Disabling the internal volume control is the same as setting the DSM volume control to 80. If my assumption that the Sneaky’s analogue output noise doesn’t significantly increase with output volume is right, it would result in the best possible signal-to-noise ratio.

The signal-to noise ratio is only of value if music is playing (noise added to the music degrades sound quality). If „silence“ is needed (e.g. in between tracks), there is no signal and the gain of the external amp (amplifying the Sneaky’s output noise) determines the level of noise you hear.

Fortunately enough using a pre amp would drastically reduce the required gain of the external amp (i.e. gain of pre and power amp in total), especially at a modest volume. As an example for the same listening volume:

1. Sneaky DSM + LK 140
Volume setting: 50 (equals a voltage gain of -30 dB)
LK 140 gain: 28.6 dB
Total gain: -1.4 dB (-30 dB + 28.6 dB)
Total amplifier gain: 28.6 dB

2. Sneaky DSM + preamp + LK 140
Volume setting: 80 (equals a voltage gain of 0 dB)
LK 140 gain: 28.6 dB
Pre amp gain: -30 dB
Total gain: -1.4 dB (0 dB + 28.6 dB - 30 dB)
Total amplifier gain: -1.4 dB (28.6 dB - 30 dB)

As you can see, setup 1 would amplify the Sneaky’s output noise by 28.6 dB (a factor of 26.9) whereas setup 2 would attenuate it by 1.4 dB (a factor of 0.85). In other words. if the Sneaky’s output noise is 1 mV, setup 1 would feed 26.9 mV into the speakers, whereas setup 2 would only feed 0.85 mV into them.

10 hours ago, ampvoice said:

Such kind of problem coming from a simple analogue output stage still seems SO odd to me...

Actually it isn’t as simple as you might think. Even experienced engineers having designed a lot of analogue circuits before run into a lot of trouble if trying to design for the very first time any circuit requiring very low noise levels. Things are getting worse, if board space is restricted and other noisy circuits are in close proximity, as it it most likely the case for the Sneaky DSM.

I don’t think that using external amplification has been considered by Linn as a relevant use case. As stated earlier, I’d guess that the Sneaky DSM and the Sekrit DSM are quite similar and share the same analogue output stage. Interestingly enough the Sekrit DSM documentation states:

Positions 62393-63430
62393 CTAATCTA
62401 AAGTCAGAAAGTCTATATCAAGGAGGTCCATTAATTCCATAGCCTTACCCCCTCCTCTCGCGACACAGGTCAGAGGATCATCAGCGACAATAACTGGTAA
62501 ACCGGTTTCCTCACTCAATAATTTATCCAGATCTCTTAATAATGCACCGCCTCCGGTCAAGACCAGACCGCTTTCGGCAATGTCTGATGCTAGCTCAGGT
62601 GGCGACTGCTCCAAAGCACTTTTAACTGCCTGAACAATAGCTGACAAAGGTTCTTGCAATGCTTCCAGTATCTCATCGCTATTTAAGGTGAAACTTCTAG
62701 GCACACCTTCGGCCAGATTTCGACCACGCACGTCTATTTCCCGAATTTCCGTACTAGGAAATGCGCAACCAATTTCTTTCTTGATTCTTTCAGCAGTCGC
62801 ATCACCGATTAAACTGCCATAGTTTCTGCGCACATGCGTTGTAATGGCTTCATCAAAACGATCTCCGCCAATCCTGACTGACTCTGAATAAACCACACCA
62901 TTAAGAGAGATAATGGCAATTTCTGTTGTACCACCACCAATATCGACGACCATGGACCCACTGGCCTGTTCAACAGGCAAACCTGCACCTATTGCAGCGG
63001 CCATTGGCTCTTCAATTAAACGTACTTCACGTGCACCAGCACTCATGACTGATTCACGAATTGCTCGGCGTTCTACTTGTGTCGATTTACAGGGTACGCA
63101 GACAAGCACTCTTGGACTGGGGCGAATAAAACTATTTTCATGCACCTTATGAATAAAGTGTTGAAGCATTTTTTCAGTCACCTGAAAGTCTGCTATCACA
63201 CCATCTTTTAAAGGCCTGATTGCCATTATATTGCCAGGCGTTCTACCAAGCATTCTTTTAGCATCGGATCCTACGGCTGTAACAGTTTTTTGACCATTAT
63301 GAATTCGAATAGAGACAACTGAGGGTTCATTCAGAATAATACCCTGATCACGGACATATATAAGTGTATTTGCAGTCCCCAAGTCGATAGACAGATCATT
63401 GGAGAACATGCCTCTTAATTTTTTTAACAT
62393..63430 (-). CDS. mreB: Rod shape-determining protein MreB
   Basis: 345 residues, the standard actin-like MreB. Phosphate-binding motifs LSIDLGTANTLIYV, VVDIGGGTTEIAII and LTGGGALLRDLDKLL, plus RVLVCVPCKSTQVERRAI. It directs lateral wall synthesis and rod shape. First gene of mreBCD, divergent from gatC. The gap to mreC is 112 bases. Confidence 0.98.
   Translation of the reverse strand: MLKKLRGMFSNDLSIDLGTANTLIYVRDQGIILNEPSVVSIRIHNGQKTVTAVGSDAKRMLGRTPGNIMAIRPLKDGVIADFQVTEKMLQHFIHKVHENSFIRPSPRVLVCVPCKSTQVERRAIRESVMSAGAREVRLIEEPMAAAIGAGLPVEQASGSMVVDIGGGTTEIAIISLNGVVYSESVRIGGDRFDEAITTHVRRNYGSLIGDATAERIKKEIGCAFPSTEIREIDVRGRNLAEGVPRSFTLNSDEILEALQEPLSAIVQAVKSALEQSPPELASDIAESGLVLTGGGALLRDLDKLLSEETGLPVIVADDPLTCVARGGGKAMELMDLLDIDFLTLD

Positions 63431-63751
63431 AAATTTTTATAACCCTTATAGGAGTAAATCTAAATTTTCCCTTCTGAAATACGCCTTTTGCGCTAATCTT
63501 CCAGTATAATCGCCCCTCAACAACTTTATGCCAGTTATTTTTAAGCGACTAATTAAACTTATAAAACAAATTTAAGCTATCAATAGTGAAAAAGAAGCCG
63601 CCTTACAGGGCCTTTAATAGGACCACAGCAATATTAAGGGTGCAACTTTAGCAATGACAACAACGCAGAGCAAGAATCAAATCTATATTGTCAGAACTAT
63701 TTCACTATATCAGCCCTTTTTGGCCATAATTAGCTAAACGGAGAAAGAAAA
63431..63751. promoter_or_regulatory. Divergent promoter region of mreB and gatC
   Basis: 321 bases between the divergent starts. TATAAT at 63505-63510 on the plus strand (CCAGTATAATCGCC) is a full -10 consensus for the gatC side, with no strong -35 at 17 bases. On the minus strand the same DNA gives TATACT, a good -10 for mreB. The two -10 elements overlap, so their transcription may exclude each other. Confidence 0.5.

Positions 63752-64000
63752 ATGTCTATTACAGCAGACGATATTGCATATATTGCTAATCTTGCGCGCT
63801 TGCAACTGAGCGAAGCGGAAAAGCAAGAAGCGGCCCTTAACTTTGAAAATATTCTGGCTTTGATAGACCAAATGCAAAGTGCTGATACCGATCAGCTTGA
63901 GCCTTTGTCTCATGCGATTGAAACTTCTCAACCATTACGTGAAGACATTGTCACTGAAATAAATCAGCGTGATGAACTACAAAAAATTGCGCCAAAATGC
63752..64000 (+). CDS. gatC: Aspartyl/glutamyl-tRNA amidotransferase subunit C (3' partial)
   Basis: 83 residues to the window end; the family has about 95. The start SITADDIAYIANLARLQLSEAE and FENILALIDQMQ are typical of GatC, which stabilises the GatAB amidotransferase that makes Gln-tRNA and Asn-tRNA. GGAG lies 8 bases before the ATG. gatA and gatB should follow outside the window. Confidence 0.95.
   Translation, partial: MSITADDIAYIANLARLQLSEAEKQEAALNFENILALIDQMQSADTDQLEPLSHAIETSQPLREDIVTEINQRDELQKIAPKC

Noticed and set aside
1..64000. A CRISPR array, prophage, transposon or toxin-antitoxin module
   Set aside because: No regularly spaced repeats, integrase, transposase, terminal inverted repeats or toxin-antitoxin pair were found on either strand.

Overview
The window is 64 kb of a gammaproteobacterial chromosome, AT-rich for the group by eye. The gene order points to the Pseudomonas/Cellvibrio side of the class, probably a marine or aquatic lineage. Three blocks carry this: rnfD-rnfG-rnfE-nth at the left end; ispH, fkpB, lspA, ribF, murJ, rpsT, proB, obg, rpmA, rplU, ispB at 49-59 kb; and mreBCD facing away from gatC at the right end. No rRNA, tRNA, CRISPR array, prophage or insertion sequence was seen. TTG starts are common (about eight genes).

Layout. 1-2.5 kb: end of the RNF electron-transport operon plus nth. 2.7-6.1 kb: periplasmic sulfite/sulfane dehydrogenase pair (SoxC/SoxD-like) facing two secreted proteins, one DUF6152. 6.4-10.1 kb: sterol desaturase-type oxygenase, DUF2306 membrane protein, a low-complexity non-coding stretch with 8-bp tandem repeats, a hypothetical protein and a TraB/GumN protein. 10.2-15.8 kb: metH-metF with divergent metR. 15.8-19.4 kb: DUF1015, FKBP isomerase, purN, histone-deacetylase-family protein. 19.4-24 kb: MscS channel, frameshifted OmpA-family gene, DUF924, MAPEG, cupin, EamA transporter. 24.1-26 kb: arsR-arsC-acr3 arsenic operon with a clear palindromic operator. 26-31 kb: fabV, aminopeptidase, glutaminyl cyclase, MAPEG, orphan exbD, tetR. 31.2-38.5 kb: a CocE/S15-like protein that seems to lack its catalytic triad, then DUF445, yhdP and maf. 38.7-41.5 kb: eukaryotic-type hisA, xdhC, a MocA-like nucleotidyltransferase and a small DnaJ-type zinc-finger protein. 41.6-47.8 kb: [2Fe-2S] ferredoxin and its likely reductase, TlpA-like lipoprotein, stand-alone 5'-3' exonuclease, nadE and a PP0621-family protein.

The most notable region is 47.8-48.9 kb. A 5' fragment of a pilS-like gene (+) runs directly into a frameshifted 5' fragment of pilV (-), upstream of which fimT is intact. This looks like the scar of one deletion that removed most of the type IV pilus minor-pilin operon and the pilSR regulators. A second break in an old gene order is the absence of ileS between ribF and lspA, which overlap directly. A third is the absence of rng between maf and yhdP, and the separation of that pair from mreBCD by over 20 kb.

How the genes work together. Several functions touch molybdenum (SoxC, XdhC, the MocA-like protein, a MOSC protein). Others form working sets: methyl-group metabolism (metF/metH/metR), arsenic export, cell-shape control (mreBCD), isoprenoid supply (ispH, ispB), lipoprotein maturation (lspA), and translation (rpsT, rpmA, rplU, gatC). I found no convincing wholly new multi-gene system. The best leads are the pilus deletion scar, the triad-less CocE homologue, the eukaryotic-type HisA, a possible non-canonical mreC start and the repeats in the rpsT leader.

ANALOGUE OUTPUT (RCA, variable/fixed level) - To connect to subwoofer (note:when the internal volume control is disabled, this will also disable the internal Power amplifier/speaker outputs) with unbalanced (RCA) analogue inputs.

External power amps aren’t mentioned and using the analogue output for a sub seems to be the intended use case. Therefore I wonder what are the dominant frequencies of the hiss. Could it be the case that they are higher than any sub can reproduce? Hence I’d be interested in the spectrum of the hiss.

To get a clue about the dominant frequencies you could use almost any free audio spectrum analyser app available for your phone or tablet (e.g. "Audio Spektrum Analysator" for iOS).

Disclaimer:
Don’t trust any absolute value measured by this kind of apps. Nevertheless they would give a good approximation for the dominant frequencies of the hiss.

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Posted (edited)
On 15/04/2020 at 07:54, CJ1045 said:

I have a customer with a Sneaky DSM into Klouts driving Keltiks. No reports of hiss but will check with him. 

IMO a seriously unbalanced system. Sell him an ADSM…

Edited by BB1

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I had a Sneaky DS running as a fixed line level source through a Majik-IL230 (in Wakonda mode) into LK140s/Katans for a good long while and never experienced hiss, well that's a little lie, when I fitted 2nd hand Aktiv cards I got hiss but removing them sorted that out. To me a pre-amp is the way to go. You may loose your volume control through Kazoo so choose something with a remote.

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19 hours ago, BB1 said:

Disabling the internal volume control is the same as setting the DSM volume control to 80. If my assumption that the Sneaky’s analogue output noise doesn’t significantly increase with output volume is right, it would result in the best possible signal-to-noise ratio.